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Rory Burns will videotape his audition for America’s Got Talent from 9 p.m.-midnight on Friday, Feb. 3, at OC Tavern, located at 2369 S. El Camino Real in San Clemente. There is no cover charge, and the show is for ages 21 and older.
By Eric Heinz
It’s difficult enough to try to master any instrument, but Rory Burns has done so without being able to see the sheet music. Burns is blind in one eye and has minimal vision in the other.
“I’ve always had really good hearing. I taught myself all by ear. I never learned how to read music because of my eyesight,” Burns said. “It was all by listening by ear, which is probably the gift.”
Burns, who goes by the stage name “RooStar,” grew up in San Clemente and graduated from San Clemente High School in 2003. He said he was placed in special education classes because his eyesight hindered his ability to learn.
“I just tried to challenge myself and did the best I could,” Burns said. “I was told that I couldn’t do things, but no one can tell me that. Only I can tell myself that. If I love something that I’m doing and I’m really good at it, I might as well chase the dream.”
On Friday, Feb. 3, Burns will take the first step in following his dreams of becoming a professional drummer by trying out for the TV show America’s Got Talent, a program that showcases talented people who make it through a nationwide open audition.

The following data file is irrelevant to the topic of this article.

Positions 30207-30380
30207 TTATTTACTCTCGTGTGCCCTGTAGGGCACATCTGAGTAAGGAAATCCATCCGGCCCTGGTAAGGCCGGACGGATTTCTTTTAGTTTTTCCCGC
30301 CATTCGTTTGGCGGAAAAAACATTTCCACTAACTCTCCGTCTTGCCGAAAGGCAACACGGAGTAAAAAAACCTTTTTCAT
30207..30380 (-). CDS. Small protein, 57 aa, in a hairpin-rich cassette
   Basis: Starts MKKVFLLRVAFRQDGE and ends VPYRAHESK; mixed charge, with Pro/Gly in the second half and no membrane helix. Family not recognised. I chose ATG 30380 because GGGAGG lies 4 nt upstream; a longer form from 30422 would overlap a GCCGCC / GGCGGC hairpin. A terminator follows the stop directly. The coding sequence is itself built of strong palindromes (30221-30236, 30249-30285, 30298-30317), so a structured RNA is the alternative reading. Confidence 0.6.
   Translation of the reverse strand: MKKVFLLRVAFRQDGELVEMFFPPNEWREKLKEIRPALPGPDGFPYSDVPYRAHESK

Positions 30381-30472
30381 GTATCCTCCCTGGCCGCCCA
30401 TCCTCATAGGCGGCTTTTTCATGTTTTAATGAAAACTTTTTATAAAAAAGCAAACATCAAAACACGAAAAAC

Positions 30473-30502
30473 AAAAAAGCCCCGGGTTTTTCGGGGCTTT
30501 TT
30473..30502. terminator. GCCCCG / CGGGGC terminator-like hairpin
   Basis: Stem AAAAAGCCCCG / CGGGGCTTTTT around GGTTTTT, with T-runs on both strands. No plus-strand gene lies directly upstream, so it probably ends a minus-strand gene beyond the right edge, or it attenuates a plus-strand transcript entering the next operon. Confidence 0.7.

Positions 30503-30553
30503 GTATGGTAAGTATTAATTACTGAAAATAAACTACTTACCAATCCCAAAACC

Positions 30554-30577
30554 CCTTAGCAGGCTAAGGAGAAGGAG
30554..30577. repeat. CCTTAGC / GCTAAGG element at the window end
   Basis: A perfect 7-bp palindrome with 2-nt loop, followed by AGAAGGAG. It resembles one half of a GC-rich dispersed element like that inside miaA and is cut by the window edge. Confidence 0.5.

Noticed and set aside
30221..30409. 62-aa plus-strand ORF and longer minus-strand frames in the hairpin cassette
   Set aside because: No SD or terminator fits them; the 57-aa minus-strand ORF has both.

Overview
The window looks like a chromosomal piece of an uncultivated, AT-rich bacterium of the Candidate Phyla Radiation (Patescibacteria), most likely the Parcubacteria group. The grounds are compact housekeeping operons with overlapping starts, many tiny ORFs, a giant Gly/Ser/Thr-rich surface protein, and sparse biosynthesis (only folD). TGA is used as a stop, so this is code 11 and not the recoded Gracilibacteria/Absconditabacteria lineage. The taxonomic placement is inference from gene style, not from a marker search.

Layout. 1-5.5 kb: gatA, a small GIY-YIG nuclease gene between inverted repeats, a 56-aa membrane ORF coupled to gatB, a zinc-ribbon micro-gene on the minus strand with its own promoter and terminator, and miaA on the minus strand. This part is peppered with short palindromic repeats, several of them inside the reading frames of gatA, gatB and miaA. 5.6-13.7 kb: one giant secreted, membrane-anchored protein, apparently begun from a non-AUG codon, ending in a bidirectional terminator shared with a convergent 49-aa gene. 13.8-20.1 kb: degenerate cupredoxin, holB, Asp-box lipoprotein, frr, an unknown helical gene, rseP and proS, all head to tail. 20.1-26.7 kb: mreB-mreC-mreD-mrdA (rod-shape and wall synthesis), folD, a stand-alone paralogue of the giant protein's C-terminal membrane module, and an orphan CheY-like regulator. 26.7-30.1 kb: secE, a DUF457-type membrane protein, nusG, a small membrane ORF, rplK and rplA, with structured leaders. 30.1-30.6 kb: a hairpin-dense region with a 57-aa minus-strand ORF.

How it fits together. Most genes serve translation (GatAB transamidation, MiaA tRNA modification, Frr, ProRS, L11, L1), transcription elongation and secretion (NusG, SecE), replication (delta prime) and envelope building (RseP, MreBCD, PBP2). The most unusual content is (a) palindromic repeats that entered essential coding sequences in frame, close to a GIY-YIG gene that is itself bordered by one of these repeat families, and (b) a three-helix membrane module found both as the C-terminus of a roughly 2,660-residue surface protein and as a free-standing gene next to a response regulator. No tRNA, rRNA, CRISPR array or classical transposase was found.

A DJ will perform with Burns, who will showcase his ability to cover classic rock, hip-hop and heavy rock songs.
“The kind of music I like is, basically, everything,” Burns said, adding he is influenced by drummers such as Travis Barker of Blink-182, as well as Linkin Park. “I also have to say my little brother (inspires me) because he loves the drums and he’s only 5 years old,” Burns said. “There might be another drummer in the family; you never know.”
Burns said he has been playing the drums for about 28 years.
“Everybody I talked to said I had a talent,” Burns said. “I was getting good at the drums, and so I decided to sign up for it.”
Burns isn’t in a band right now, but he said he does write some of his own music, mostly poetry, which he writes copiously.
Currently, Burns said he is unemployed because of his eyesight, but he would like to make some form of music his full-time profession. He said he hopes it will motivate other people who have similar disabilities.
“I hope it inspires people. That’s what my main goal is,” Burns said. “No matter how hard you have difficulties with disabilities and challenges in life, no matter how hard it is, you can always chase your dreams. The only person who can stop you or say, ‘No’ is yourself.”